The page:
I’m at that point, of course, where I have no choice but to accept that this book just isn’t going to get published. Shelving a project you’ve poured so much of yourself into is maybe the most difficult thing a writer has to do. This time it’s particularly hard for me because I’ve done the set-it-aside-for-six-months thing—more than once—and still felt it was good when I came back to it. I’ve revised it so many times I’ve completely lost count, too. When I read through this novel, even now, I don’t understand why it isn’t publishable. Okay, it’s not the most brilliant novel ever written, but it seems good enough to me to get published. It seems just as good as a lot of the stuff that gets published every year. But I’m clearly missing something; there’s something wrong that I’m not picking up on.
I feel I would be deluding myself if, after all these rejections, I don’t admit defeat. I’ve talked in the past about the agent hunt being my first stop for this book, about how, if that didn’t work out for me, I would try my hand at small presses. In fact, I had already stopped querying agents (this rejection took several months to make its way to me and is from the last agent I had yet to hear from), and I had begun to submit to small presses and contests, but now I’m thinking maybe that, too, is a bad idea.
I know several people who have permanently set aside their MFA theses, accepting that the manuscripts just aren’t good enough and never will be. This may sound sort of pessimistic, until you realize that those same people are instead investing their writing time working on new projects, projects they do feel might have a chance of getting published. Giving up on their theses, for these writers, wasn’t, actually, like giving up at all; it was more like accepting that the thesis was a valuable experience, great practice, and now they’re ready to move on and apply what they learned to something better.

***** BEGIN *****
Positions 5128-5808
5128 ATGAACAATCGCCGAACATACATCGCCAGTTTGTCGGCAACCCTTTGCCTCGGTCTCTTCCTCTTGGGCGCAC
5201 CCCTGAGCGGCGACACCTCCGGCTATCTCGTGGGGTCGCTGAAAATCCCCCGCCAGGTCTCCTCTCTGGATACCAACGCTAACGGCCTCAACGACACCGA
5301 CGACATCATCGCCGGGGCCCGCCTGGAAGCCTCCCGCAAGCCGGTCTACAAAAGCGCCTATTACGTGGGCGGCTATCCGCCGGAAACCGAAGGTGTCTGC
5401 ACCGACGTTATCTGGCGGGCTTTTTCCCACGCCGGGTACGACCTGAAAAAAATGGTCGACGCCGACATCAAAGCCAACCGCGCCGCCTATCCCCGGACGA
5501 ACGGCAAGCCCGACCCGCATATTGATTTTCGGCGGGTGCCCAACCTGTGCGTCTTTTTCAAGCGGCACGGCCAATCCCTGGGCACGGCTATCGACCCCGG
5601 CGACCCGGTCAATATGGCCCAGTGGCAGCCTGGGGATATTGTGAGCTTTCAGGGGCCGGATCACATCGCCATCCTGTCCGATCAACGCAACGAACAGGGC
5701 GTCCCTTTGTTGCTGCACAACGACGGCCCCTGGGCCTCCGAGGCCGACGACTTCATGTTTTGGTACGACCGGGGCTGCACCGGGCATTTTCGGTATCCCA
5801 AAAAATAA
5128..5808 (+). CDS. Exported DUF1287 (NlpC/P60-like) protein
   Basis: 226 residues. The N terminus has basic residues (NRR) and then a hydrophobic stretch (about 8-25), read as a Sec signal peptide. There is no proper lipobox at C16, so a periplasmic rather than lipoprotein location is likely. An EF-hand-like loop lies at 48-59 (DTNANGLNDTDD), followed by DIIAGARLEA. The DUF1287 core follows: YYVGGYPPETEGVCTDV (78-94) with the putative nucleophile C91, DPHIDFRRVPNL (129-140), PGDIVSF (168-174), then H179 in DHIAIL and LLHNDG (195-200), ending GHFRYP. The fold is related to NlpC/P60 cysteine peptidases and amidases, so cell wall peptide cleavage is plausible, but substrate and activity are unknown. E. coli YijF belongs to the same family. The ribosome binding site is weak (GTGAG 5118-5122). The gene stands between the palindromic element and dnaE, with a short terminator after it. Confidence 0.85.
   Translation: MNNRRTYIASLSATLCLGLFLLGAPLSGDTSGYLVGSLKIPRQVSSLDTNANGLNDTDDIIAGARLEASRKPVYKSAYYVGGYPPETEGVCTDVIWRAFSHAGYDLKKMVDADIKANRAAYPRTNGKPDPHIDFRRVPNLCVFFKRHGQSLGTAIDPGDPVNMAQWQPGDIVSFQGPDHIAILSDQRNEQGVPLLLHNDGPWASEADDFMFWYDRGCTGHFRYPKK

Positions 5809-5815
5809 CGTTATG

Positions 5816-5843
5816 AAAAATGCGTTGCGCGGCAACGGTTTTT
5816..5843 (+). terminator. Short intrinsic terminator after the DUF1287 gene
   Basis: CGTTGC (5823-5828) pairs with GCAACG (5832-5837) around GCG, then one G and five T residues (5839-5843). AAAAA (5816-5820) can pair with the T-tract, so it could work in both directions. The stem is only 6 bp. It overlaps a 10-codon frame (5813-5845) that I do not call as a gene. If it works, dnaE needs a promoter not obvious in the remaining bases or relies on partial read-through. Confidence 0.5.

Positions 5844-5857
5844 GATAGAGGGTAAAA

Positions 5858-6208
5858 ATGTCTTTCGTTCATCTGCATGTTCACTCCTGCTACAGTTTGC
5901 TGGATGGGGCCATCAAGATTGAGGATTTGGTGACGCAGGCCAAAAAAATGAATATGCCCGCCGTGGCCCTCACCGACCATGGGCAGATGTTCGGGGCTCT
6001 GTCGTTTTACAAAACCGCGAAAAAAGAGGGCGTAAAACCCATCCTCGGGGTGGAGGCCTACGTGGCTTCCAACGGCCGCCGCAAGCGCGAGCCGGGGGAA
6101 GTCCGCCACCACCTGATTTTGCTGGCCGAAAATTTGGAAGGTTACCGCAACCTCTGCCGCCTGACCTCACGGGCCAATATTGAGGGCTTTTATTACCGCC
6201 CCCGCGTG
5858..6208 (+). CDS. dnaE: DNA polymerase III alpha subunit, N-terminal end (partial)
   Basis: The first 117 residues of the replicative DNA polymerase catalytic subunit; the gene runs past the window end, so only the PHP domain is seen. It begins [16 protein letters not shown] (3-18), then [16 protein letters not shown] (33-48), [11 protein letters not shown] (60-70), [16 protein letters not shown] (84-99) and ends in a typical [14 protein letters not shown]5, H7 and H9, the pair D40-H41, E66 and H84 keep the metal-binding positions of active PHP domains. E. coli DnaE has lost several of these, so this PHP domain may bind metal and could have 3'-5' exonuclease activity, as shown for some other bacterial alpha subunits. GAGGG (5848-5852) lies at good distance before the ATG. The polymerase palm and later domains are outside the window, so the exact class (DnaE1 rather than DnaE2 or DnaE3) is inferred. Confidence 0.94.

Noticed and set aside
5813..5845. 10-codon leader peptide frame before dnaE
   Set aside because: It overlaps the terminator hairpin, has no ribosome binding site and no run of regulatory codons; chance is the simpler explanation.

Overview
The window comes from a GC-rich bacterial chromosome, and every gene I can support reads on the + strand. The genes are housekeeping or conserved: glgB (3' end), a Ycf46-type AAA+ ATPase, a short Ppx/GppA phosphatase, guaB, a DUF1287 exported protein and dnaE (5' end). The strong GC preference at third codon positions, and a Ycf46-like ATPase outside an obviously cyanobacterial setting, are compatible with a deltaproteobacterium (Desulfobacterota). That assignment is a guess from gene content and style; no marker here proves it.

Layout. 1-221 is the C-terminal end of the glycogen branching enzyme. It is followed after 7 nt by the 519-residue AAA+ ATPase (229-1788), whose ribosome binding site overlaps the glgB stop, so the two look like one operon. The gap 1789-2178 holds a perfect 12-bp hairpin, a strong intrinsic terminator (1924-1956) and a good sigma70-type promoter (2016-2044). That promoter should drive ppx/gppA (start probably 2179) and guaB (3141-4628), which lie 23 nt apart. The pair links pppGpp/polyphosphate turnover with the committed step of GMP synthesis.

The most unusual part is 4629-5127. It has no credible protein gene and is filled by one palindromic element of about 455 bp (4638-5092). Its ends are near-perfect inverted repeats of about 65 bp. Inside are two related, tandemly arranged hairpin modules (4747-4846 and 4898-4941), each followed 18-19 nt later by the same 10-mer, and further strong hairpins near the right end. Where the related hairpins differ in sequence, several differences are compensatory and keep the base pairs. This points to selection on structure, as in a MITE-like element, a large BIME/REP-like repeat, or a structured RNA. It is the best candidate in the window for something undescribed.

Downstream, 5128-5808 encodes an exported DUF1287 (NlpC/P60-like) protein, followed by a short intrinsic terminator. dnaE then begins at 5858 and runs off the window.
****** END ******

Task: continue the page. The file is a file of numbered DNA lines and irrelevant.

I really, really, really admire that mentality. I really, really, really want to know how to let go of this novel, at last. I’ve given up on projects in the past—this is not, after all, my first novel, just the first one I actually believed, after several years of close scrutiny and revision, was good enough—so why is this so difficult for me? One way or another, though, I have got to accept that it isn’t going to happen with this book. Researching publishers and crafting queries is taking up valuable time I should be spending on new projects, not to mention the fact that, as long as I continue to think of this book as publishable, it will be difficult for me to fully immerse myself in a new novel. Every time I try, I eventually hit a wall and get sidetracked by thinking about this book, whether I should revise it again, whether I should be bothering with a new one when this one has yet to be published.
So I need to move this novel to my “Failed Attempts” file, dust my hands off, and move on with my life. As difficult as this is for me, maybe it will be like a sort of release. Here’s hoping. On the positive side, anyway, I do feel very heartened by this final rejection’s admission that my writing credits are “impressive.” It gives me some hope that, while this novel, it seems, just isn’t going to cut it, maybe a future one will, and that I have built up enough of a publication history for agents to pause and take notice. Maybe the next novel will be the one. I’ll never know, though, if I allow myself to remain frozen in the world of this old, let’s face it, failed novel.